Uneasy lies the head that wears the Saudi crown

25 Jan 2015 | Author: | No comments yet »

Je suis Abdullah.

RIYADH — The normally gridlocked streets of the Saudi capital were quiet on Sunday after King Salman declared a day of mourning for his predecessor Abdullah, and more foreign leaders made their way to the kingdom. An anti-terrorism march in Paris honoring victims of the Charlie Hebdo attacks didn’t register at the White House as something to scramble President Barack Obama’s or Vice President Joe Biden’s schedule to attend.SAUDI Arabia’s King Abdullah wasn’t the “strong advocate of women” IMF director Christine Lagarde made him out to be in her tribute following his death.Oil prices reacted, almost immediately and violently, to the news of the death of the Custodian of the Two Holy Mosques King Abdullah Bin Abdulaziz, the ruler of the world’s largest crude exporter and OPEC kingpin Saudi Arabia for almost a decade.

Singapore’s Home Affairs Minister Teo Chee Hean arrived, and Venezuelan President Nicolas Maduro was on his way to offer condolences to Salman, who acceded to the throne on Friday after Abdullah’s death at the age of about 90. Salman, a half-brother of the former king, is the new ruler, while the recently named deputy, Crown Prince Muqrin, the youngest surviving son of Saudi Arabia’s founder, has moved up in line. This week’s royal succession in Saudi Arabia got the opposite treatment: White House aides upended plans for both to show as much respect to the new Saudi king as they could.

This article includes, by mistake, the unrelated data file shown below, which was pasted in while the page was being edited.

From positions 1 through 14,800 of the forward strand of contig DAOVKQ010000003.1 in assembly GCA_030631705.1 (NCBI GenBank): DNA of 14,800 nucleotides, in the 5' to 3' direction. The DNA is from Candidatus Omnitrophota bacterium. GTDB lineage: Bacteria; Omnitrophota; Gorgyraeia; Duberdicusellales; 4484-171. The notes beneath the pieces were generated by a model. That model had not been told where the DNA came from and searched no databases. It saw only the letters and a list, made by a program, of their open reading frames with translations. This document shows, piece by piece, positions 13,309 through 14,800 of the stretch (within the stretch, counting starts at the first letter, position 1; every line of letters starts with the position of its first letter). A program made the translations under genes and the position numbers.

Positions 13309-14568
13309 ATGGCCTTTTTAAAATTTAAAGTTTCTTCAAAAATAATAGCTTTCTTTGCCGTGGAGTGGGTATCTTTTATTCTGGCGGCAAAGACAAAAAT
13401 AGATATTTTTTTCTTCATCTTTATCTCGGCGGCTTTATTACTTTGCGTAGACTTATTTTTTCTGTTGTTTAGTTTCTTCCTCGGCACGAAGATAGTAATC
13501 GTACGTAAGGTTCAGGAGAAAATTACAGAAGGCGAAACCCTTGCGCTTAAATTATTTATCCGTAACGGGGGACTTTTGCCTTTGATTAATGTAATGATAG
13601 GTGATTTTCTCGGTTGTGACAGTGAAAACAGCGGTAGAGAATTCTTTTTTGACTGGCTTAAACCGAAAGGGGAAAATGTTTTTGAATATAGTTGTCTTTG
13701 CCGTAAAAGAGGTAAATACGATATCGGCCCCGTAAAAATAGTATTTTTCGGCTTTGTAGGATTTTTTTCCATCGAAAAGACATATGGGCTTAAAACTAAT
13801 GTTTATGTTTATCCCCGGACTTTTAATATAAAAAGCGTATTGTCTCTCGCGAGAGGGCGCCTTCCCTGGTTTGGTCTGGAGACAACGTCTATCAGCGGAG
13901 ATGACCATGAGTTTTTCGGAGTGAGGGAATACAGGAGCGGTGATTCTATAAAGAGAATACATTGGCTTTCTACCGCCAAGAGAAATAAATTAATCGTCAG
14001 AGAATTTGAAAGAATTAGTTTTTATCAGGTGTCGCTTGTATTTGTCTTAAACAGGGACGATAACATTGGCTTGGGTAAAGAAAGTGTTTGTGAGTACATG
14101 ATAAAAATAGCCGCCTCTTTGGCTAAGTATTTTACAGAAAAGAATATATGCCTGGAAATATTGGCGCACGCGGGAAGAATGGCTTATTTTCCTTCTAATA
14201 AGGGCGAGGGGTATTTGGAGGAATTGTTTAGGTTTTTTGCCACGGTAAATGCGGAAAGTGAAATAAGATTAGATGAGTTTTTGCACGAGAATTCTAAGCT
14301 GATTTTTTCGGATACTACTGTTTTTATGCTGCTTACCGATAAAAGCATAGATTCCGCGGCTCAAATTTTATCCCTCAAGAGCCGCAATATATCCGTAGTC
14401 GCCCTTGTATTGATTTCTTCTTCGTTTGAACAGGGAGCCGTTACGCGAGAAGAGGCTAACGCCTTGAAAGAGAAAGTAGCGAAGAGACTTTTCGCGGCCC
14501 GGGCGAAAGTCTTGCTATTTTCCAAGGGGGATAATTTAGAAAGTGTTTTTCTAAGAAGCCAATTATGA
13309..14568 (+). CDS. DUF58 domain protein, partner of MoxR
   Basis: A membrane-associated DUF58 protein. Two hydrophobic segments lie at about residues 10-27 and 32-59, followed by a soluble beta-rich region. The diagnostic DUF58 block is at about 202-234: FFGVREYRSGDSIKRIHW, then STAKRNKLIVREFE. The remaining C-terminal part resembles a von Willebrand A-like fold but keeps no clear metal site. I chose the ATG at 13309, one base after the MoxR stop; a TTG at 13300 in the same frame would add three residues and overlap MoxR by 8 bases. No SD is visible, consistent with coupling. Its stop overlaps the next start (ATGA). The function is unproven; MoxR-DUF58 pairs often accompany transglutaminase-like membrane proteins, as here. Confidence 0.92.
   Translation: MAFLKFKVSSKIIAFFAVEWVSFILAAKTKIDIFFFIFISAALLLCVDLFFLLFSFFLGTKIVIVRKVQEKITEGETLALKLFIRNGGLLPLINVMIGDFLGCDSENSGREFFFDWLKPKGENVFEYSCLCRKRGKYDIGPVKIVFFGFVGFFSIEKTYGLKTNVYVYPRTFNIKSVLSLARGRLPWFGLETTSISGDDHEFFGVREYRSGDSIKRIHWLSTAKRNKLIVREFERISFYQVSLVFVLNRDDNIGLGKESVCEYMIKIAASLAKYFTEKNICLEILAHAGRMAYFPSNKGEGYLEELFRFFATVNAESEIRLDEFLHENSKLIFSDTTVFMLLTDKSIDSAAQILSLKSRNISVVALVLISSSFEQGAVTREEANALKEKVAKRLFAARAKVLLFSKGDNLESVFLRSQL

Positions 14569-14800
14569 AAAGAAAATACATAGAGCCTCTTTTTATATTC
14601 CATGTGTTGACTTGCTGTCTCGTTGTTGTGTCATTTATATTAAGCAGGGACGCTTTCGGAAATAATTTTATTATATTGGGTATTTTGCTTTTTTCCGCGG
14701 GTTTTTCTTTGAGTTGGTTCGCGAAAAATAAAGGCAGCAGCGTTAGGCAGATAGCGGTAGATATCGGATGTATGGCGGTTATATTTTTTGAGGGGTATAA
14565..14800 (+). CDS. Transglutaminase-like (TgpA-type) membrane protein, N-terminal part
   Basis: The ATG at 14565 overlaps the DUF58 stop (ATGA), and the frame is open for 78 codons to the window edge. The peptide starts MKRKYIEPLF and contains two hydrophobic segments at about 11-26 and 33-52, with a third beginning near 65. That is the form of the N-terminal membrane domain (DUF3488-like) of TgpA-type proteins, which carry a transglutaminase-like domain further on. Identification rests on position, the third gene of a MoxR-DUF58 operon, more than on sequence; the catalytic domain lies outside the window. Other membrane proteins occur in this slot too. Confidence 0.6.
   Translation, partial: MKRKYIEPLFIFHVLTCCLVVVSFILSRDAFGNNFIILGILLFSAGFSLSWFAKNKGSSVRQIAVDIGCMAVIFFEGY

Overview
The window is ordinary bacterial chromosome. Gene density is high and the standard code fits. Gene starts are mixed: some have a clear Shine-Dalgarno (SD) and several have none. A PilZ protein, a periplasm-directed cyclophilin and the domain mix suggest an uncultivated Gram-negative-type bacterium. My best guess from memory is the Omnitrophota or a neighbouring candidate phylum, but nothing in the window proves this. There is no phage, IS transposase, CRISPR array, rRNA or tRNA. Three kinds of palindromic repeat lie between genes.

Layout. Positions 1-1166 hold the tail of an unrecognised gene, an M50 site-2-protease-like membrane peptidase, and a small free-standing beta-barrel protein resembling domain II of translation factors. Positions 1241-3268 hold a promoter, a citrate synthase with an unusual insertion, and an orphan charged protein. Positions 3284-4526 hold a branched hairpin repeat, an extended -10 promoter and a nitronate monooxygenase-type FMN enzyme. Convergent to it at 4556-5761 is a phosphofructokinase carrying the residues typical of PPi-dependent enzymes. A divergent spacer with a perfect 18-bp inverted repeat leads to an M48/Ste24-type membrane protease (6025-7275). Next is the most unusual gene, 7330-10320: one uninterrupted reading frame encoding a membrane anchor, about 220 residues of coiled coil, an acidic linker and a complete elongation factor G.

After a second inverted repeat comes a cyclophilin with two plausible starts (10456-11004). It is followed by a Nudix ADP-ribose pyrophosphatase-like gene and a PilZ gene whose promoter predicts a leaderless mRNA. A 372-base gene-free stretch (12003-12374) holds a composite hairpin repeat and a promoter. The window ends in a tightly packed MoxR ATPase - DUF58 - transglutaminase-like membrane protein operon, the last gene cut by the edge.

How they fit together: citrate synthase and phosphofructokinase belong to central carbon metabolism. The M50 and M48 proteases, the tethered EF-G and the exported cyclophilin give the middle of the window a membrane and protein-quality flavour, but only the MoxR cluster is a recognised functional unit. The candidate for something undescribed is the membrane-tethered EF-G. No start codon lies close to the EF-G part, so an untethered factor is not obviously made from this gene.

But during his 10 years ruling a unique, autocratic kingdom long governed by the most inflexible interpretations of Sunni Islam he was a willing, if discreet, social reformer and a crucial strategic ally in the battle against terrorism, particularly al-Qa’ida. The passing of King Abdullah in the early hours of Friday led to speculation that a leadership transition could result in a change to the country’s oil policy and strategy. Saudi Arabia has long been a key United States ally and last year joined the US-led coalition carrying out air strikes against the Islamic State jihadist group. It is a recognition of the conservative Islamic kingdom’s power as the world’s leading oil exporter, a political heavyweight in a region threatened by extremist violence, and as home to Islam’s holiest sites. By contrast, aides were taken by surprise when 44 heads of state turned up to lock arms amid “Je Suis Charlie” placards on just two days’ notice—so surprised that they were forced to apologize.

Foreign Minister Mohammad Javad Zarif of Shiite-dominated Iran was among the guests, making a rare visit as Tehran tries to improve relations with its Sunni regional rival. Kuwaiti Emir Sheikh Sabah Al-Ahmad Al-Jaber Al-Sabah, Qatari Emir Sheikh Hamad bin Khalifa Al Thani, and Oman’s Deputy Prime Minister Fahd bin Mahmoud al-Said also travelled to Saudi Arabia. Both Russian Prime Minister Dmitry Medvedev and Ukraine’s President Petro Poroshenko joined the well-wishers, even as pro-Kremlin rebels announced a major new offensive on a strategic government-held Ukrainian port.

Ironically, given Saudi contempt for “godless communism”, the situation there is reminiscent of nothing so much as the gerontocracy that was the Soviet Union in the 1980s. Other guests included French President Francois Hollande, Afghan President Ashraf Ghani, Indonesian Vice-President Jusuf Kalla, European royalty and Jordan’s King Abdullah II. Al Qaeda in the Arabian Peninsula has resurged in another Saudi neighbor, Yemen, as rival militias have seized the country’s capital and deposed the U.S.-friendly president. And with his administration deep in nuclear negotiations with Iran, Obama needs to reassure Saudi leaders uneasy over the United States’ rapprochment with its geopolitical and religious rival.